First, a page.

(Mail CVS commit notifications)


cvslog [-cDdhilmosvw] [--diff-limit=limit [-a address ...] %{sVv}


CVS 1.10 or later, Perl 5.004 or later, diffstat for the -s option, and a sendmail command that can accept formatted mail messages for delivery.


cvslog is intended to be run out of CVS's loginfo administrative file. It parses the (undocumented) format of CVS's commit notifications, cleans it up and reformats it, and mails the notification to one or more e-mail addresses. Optionally, a diffstat(1) summary of the changes can be added to the notification, and a CVS commit spanning multiple directories can be combined into a single notification (by default, CVS generates a separate notification for each directory).

To combine a commit spanning multiple directories into a single notification, cvslog needs the help of an additional program run from the commitinfo administrative file that records the last directory affected by the commit. See the description in FILES for what files and directories must be created. One such suitable program is cvsprep by the same author.

For information on how to add cvslog to your CVS repository, see INSTALLATION below. cvslog also looks for a configuration file named cvslog.conf; for details on the format of that file, see CONFIGURATION.

The From: header of the mail message sent by cvslog is formed from the user making the commit. The contents of the environment variable CVSUSER or the name of the user doing the commit if CVSUSER isn't set is looked up in the passwd file in the CVS repository, if present, and the fourth field is used as the full name and the fifth as the user's e-mail address. If that user isn't found in passwd, it's looked up in the system password file instead to try to find a full name. Otherwise, that user is just used as an e-mail address.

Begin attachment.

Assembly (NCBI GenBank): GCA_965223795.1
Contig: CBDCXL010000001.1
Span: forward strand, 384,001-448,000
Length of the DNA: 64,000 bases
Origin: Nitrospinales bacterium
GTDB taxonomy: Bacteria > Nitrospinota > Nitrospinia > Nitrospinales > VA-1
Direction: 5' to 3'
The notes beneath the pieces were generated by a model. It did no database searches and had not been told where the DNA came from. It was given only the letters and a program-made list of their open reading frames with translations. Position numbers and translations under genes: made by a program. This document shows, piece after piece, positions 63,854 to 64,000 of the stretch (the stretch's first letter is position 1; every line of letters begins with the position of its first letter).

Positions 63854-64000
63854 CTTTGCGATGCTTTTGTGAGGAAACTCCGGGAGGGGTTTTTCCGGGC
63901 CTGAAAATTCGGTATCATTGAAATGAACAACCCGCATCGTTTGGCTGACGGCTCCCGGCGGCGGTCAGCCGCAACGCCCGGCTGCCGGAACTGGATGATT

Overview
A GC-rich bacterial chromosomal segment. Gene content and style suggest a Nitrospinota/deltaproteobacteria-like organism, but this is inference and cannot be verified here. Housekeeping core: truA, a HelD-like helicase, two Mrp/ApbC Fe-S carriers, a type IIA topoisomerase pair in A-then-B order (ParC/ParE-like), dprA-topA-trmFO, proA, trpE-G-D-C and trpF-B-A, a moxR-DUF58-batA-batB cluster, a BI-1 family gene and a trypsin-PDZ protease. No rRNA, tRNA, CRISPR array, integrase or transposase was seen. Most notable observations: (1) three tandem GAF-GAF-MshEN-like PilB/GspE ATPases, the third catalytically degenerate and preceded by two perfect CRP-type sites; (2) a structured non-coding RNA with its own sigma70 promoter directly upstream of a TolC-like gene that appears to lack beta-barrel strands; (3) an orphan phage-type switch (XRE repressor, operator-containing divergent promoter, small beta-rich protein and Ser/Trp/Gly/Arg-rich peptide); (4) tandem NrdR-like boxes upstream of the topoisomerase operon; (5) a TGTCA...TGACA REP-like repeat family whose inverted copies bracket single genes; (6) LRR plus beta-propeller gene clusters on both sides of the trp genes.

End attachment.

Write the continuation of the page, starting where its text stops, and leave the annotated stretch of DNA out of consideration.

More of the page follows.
-a address, --address=address

Send the commit notification to address (possibly in addition to the address defined in cvslog.conf). This option may occur more than once, and all specified addresses will receive a copy of the notification.

-c, --cvsweb

Append the cvsweb URLs for all the diffs covered in the commit message to the message. The base cvsweb URL must be set in the configuration file. For a regular revision, the file name will be added and the r1 and r2 parameters will be appended with the appropriate values, along with f=h to request formatted diff output. For a new file, no revision will be added and the URL will point only to the filename. For a removed file, no URL will be included.

To support pre-configured options, if the base URL contains a ?, the filename will be inserted before the ? and the options as described above will be added to the end of the URL. Currently, the cvsweb URLs are not further configurable.

-D, --debug

Prints out the information cvslog got from CVS as it works. This option is mostly useful for developing cvslog and checking exactly what data CVS provides. The first line of output will be the options passed to cvsweb, separated by |.

-d, --diff